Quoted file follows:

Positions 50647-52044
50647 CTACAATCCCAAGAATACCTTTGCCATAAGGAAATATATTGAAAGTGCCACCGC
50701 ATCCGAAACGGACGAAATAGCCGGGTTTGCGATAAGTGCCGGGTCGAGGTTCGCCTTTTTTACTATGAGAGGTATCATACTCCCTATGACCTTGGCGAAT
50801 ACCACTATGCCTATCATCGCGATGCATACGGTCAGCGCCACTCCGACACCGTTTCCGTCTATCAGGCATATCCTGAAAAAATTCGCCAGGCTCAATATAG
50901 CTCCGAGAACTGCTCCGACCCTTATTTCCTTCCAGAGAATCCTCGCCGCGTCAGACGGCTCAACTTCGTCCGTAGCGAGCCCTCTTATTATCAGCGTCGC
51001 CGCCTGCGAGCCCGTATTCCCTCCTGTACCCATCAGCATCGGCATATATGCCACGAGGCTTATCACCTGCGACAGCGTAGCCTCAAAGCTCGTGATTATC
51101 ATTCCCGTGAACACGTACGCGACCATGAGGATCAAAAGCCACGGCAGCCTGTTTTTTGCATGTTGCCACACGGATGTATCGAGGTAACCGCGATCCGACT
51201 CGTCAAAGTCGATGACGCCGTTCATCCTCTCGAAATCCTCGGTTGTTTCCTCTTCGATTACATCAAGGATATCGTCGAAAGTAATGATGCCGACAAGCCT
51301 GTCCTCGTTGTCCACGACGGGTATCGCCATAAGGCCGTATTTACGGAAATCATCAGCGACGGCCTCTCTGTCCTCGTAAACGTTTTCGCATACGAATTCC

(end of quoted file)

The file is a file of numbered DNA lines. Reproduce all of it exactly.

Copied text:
Positions 50647-52044
50647 CTACAATCCCAAGAATACCTTTGCCATAAGGAAATATATTGAAAGTGCCACCGC
50701 ATCCGAAACGGACGAAATAGCCGGGTTTGCGATAAGTGCCGGGTCGAGGTTCGCCTTTTTTACTATGAGAGGTATCATACTCCCTATGACCTTGGCGAAT
50801 ACCACTATGCCTATCATCGCGATGCATACGGTCAGCGCCACTCCGACACCGTTTCCGTCTATCAGGCATATCCTGAAAAAATTCGCCAGGCTCAATATAG
50901 CTCCGAGAACTGCTCCGACCCTTATTTCCTTCCAGAGAATCCTCGCCGCGTCAGACGGCTCAACTTCGTCCGTAGCGAGCCCTCTTATTATCAGCGTCGC
51001 CGCCTGCGAGCCCGTATTCCCTCCTGTACCCATCAGCATCGGCATATATGCCACGAGGCTTATCACCTGCGACAGCGTAGCCTCAAAGCTCGTGATTATC
51101 ATTCCCGTGAACACGTACGCGACCATGAGGATCAAAAGCCACGGCAGCCTGTTTTTTGCATGTTGCCACACGGATGTATCGAGGTAACCGCGATCCGACT
51201 CGTCAAAGTCGATGACGCCGTTCATCCTCTCGAAATCCTCGGTTGTTTCCTCTTCGATTACATCAAGGATATCGTCGAAAGTAATGATGCCGACAAGCCT
51301 GTCCTCGTTGTCCACGACGGGTATCGCCATAAGGCCGTATTTACGGAAATCATCAGCGACGGCCTCTCTGTCCTCGTAAACGTTTTCGCATACGAATTCC